• Aching joints (arthralgia) and muscles (myalgia) it may start a couple of days after treatment and last for about 5 days
  • Tiredness (fatigue)
  • Feeling or being sick
  • Hair loss

The most common side effects of intraperitoneal chemotherapy are

  • Pain in your tummy (abdomen)
  • Swollen abdomen
  • Diarrhoea
  • Shortness of breath
  • Feeling cold
  • The tube into your abdomen (catheter) can get blocked
  • Abdominal infection

We have more information on carboplatin, paclitaxel (Taxol) and intra peritoneal chemotherapy.

Recruitment start:

Recruitment end:

How to join a clinical trial

Please note: In order to join a trial you will need to discuss it with your doctor, unless otherwise specified.

Please note - unless we state otherwise in the summary, you need to talk to your doctor about joining a trial.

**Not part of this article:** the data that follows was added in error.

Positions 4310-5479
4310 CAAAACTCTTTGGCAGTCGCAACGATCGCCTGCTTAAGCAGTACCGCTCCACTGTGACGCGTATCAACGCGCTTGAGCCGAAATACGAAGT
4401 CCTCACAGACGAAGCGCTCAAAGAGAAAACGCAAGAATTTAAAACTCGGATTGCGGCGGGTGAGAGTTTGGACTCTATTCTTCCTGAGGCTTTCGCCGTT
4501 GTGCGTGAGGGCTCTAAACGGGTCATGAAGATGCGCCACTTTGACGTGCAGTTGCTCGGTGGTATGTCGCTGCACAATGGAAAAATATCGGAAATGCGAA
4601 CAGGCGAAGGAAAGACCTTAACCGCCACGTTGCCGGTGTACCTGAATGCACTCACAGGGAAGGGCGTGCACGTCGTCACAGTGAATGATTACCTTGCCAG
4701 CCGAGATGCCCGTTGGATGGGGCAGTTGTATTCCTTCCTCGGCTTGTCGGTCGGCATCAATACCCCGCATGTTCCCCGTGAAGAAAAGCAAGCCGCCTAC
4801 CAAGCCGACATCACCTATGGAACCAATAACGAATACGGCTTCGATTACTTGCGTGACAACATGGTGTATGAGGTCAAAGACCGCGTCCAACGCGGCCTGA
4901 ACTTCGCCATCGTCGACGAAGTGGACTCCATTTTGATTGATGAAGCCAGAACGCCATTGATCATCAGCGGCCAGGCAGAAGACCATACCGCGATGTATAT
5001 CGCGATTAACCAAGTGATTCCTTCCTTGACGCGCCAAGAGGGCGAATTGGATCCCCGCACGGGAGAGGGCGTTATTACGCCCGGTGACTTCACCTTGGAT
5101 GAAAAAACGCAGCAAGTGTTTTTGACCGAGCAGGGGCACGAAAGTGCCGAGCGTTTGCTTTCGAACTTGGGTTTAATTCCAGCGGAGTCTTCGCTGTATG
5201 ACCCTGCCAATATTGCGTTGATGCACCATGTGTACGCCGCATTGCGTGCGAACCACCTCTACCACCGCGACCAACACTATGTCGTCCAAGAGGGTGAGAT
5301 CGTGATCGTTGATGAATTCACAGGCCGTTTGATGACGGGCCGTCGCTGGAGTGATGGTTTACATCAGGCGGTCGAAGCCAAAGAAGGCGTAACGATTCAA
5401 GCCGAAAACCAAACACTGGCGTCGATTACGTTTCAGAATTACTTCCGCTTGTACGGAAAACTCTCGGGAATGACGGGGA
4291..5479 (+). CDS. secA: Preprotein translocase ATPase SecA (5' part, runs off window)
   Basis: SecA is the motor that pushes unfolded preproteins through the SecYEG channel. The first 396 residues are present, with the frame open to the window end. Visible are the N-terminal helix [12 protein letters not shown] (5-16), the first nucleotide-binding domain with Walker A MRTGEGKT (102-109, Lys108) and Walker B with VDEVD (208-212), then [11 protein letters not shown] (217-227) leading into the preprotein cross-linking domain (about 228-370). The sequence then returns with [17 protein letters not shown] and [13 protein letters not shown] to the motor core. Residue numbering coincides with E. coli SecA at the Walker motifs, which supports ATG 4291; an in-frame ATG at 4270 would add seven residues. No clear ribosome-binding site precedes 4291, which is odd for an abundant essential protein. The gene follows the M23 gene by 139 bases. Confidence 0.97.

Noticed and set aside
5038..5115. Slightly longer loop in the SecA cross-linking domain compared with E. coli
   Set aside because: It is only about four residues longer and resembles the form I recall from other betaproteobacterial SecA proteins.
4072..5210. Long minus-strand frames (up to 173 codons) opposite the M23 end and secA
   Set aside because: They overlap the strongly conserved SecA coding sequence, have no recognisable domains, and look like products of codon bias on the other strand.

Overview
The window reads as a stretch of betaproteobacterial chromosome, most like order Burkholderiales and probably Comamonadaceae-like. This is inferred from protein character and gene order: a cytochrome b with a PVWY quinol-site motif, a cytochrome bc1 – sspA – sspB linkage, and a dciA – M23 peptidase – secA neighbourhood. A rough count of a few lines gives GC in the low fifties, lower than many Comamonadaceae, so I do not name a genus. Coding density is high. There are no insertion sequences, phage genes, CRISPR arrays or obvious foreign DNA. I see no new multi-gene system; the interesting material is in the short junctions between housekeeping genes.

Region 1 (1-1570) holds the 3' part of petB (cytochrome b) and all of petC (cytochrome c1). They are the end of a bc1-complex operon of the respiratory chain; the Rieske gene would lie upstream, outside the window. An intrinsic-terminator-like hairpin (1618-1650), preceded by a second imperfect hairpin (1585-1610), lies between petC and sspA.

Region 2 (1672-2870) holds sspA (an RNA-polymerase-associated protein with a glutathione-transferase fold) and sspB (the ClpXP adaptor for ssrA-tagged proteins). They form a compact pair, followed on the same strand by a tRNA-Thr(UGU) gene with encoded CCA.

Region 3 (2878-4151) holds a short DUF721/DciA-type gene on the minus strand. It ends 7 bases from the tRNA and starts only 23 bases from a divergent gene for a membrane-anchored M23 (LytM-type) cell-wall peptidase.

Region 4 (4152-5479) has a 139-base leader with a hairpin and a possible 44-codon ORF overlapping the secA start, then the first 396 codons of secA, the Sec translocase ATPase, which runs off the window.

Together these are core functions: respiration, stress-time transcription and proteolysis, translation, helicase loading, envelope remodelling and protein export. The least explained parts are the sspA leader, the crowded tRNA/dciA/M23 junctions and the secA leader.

Chief Investigator

Dr Chris Gallagher

Supported by

Cancer Research UK
Experimental Cancer Medicine Centre (ECMC)
NIHR Clinical Research Network: Cancer

Other information

This is Cancer Research UK trial number CRUK/09/015.

Questions about cancer? Contact our information nurses

Freephone 0808 800 4040

Last review date

CRUK internal database number:

Oracle 3871

Please note - unless we state otherwise in the summary, you need to talk to your doctor about joining a trial.

Around 1 in 5 people take part in clinical trials

3 phases of trials

Around 1 in 5 people diagnosed with cancer in the UK take part in a clinical trial.

Last reviewed: